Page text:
‘We have to act’: Pacific worker scheme shift defended

Pacific workers in Australia will get more regular incomes and better conditions under changes that will soon come into effect.

But farmers and the Nationals say the new deed and guidelines for the Pacific Australia Labour Mobility (PALM) scheme will push up costs, impact grocery prices and drive employers away from hiring.

The changes, which begin in July, include minimum-hours requirements, ensuring pay parity with domestic workers, and greater transparency around accommodation costs and other deductions.

The scheme is becoming increasingly popular, with the number of participants rising from 24,500 in May last year to 38,180 in April.

It is used to provide a pool of workers to fill labour gaps – largely in the agriculture and food-processing sectors – when enough local workers can’t be found.

Workplace Relations Minister Tony Burke said the changes were about improving workers’ conditions and dealing with exploitation and mistreatment.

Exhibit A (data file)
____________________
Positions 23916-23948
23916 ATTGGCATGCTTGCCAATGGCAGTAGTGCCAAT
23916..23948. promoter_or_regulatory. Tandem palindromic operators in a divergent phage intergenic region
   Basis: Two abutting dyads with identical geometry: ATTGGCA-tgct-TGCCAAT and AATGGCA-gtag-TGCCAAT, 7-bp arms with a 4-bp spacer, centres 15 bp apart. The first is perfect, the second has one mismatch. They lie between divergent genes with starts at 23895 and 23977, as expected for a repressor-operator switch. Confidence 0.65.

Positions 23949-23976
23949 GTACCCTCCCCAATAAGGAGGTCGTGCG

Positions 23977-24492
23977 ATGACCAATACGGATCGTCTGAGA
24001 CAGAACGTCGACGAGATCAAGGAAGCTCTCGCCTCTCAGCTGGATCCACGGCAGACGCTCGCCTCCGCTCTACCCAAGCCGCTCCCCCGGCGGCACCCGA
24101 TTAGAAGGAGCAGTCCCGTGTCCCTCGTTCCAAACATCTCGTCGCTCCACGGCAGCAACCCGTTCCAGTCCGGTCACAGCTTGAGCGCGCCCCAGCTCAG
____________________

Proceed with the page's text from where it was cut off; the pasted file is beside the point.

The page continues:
He said one worker told him she needed to take food out of bins outside a supermarket in order to make ends meet due to her employment conditions.

“We have to act,” Mr Burke said on Tuesday.

“What we need is something that provides the labour our farms need while making sure, for our Pacific neighbours, that there is a good experience working in Australia.”

The government will also step up its checks on employer non-compliance.

Nationals leader David Littleproud said the changes would push up the cost of groceries.

“Common sense tells you near-impossible new rules and increased costs on our farmers created by Labor will result in increased costs on food for families,” he said.

“It is now becoming even more unattractive for farmers to sign up to the PALM scheme.”

The National Farmers Federation’s horticulture council spokeswoman Rachel Chambers said the scheme was heading towards “calamity”.

“We’ve warned for years against putting all our eggs in the PALM basket, given how challenging it is for small businesses to engage with,” she said.

“Now, instead of making it easier for small business, we have a suite of changes that would effectively lock them out of the PALM.”

Cath Scarth, CEO of migrant service provider AMES Australia, said the organisation broadly supported the changes.

“We support any measures that will afford more protection against the exploitation of migrant workers,” she said.

“It’s a good idea to more formally embed the scheme, with the protocols around the Fair Work Act and the Migration Act and the country liaison officers, so that all participants and stakeholders are aware of their rights and responsibilities.”


Paul Osborne
(Australian Associated Press)


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